I remember the first customer I lost due to not showing up in person. They were a Fortune 50 customer. We did a CSAT survey, and every user loved us. The implementation was flawless. There were zero issues. And … we lost them at renewal.
Our buyer was kind enough to call us and explain why. “Well, your competitor was in the office last week, and just convinced us that …”
Ugh. We’d done everything “right” … except … We’d never even visited.
I hear this story now time and time again. Here are a few from a recent LinkedIn post I did on the matter:
You can see from both my subsequent experience, and all the comments on the post in this thread, that I was hardly alone.
You already know this. If you show up, you close faster
It isn’t as radical change as it seems, but direct listings will become much more common.
Now we have 2 big successes (Spotify + Slack), and 0 failures here.
In the Age of the Unicorn, more and more start-ups will raise IPO levels of capital before an IPO. This is a new phenomenon, relatively speaking.
Assuming their burn rate is also low, and the brand is strong enough to jump start liquidity without an IPO … why sell any primary shares and take the dilution from a traditional IPO?
There’s no reason anymore, in many cases.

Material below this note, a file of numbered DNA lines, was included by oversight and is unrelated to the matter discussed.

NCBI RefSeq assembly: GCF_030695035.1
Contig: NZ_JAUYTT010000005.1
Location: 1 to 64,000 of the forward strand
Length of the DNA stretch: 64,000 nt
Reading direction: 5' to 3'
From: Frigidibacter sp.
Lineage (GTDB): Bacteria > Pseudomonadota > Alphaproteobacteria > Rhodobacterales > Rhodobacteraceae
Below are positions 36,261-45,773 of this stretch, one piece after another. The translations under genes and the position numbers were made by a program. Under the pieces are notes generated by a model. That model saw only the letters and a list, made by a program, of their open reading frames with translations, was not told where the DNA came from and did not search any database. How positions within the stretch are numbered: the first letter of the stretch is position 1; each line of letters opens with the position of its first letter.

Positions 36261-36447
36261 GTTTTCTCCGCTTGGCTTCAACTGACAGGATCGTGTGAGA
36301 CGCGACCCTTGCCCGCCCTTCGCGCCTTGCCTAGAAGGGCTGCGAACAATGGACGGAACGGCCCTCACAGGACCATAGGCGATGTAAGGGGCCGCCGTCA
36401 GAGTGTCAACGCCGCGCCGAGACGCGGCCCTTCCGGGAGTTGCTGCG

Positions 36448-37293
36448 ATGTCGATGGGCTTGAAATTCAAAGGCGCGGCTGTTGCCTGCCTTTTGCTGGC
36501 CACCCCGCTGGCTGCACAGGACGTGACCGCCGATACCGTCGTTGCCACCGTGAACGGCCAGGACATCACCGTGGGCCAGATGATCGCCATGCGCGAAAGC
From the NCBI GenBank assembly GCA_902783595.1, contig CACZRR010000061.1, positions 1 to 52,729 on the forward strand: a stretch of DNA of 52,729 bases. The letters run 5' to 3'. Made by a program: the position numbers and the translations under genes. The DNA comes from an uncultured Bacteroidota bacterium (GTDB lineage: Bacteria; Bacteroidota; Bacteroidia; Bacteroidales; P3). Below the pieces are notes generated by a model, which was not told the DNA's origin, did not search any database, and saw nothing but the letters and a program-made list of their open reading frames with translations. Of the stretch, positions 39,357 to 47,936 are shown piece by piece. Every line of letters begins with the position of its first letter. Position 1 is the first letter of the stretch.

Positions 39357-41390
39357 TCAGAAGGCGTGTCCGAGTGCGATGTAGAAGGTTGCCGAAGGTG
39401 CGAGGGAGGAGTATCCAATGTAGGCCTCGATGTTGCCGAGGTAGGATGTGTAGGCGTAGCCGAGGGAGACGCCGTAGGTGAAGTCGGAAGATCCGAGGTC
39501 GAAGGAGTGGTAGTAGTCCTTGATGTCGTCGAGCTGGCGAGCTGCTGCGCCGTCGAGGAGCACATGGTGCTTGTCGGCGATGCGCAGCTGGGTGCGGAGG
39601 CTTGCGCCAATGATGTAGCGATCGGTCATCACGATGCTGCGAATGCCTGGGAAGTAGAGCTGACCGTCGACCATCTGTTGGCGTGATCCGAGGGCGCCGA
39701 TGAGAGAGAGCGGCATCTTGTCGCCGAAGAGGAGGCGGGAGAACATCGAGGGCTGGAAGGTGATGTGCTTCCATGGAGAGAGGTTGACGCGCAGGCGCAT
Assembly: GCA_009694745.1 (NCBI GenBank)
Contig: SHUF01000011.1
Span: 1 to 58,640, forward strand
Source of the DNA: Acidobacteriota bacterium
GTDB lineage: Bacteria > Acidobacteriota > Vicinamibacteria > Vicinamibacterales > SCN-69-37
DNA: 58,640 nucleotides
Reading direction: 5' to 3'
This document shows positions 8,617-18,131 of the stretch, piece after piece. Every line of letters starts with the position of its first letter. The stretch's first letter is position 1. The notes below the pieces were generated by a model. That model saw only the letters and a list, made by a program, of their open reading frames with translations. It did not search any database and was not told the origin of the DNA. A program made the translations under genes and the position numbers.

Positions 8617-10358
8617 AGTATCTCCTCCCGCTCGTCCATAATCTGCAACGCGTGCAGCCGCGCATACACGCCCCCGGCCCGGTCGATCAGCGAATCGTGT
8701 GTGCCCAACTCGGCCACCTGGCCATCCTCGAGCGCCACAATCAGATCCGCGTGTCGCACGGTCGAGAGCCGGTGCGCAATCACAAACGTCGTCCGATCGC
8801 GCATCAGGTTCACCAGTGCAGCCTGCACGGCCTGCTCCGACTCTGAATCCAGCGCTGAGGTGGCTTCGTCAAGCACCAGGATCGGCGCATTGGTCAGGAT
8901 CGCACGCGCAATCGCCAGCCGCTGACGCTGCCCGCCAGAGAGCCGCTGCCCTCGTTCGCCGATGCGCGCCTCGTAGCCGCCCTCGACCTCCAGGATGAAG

AMAZING execution today on the Slack direct listing. $WORK closed within 1% of the initial open pricing (compared to 50-100% recent mis-pricings with standard IPO). Congrats to Slack, Morgan Stanley (advisor to DMM), and Citadel (DMM). Well done.
Now that we’re done with SaaStr Europa 2019 — which was truly amazing — we’ve added a new, special event to bridge the gap between Europa and 2020 Annual.
It’ll be 2+ stages and 100+ Braindates that just give you the playbook.
Nothing more, nothing less.
How to Get More Leads.
How to Build a World-Class Sales Team.
How to Make Customer Success Work at Scale.
How to Scale a Demand Gen Team.
How to Go Upmarket, Faster.
How to Go More Viral.
How to Do ABM for Real.
How to Spend to Grow — The Right Way.
We’ll have CROs and CMOs and CSOs from Brex, Flexport, Talkdesk, PatientPop, Trip Actions, Slack and dozens of other leaders in SaaS. Teaching you how really to do it. And doing mentorship sessions as well.
No firesides. No fluff. Just the playbook
Just assume your competitor is cold calling all your existing customers. They should be. Yes, sometimes the yield here can be low if your customers are very happy. But it is worth a shot if you have the resources and are in a competitive space.
Second, assume your competitor has a database of when your contracts are up for renewals, and does campaigns around those dates. They should.
Third, assume your competitor reaches out aggressively to your customers if you have downtime, a security issue, etc. Some will use that as a reason to switch.
Fourth, assume your competitor may offer big discounts for switching — bigger ones that they’d usually offer. And even buy-out deals. They may be willing to subsidize the cost of switching now, even if they are on annual+ contracts.
Assume it all. When you are big enough, you may (or may not) want to do Continue reading "How do I find out how if my competitor is cold calling prospects?"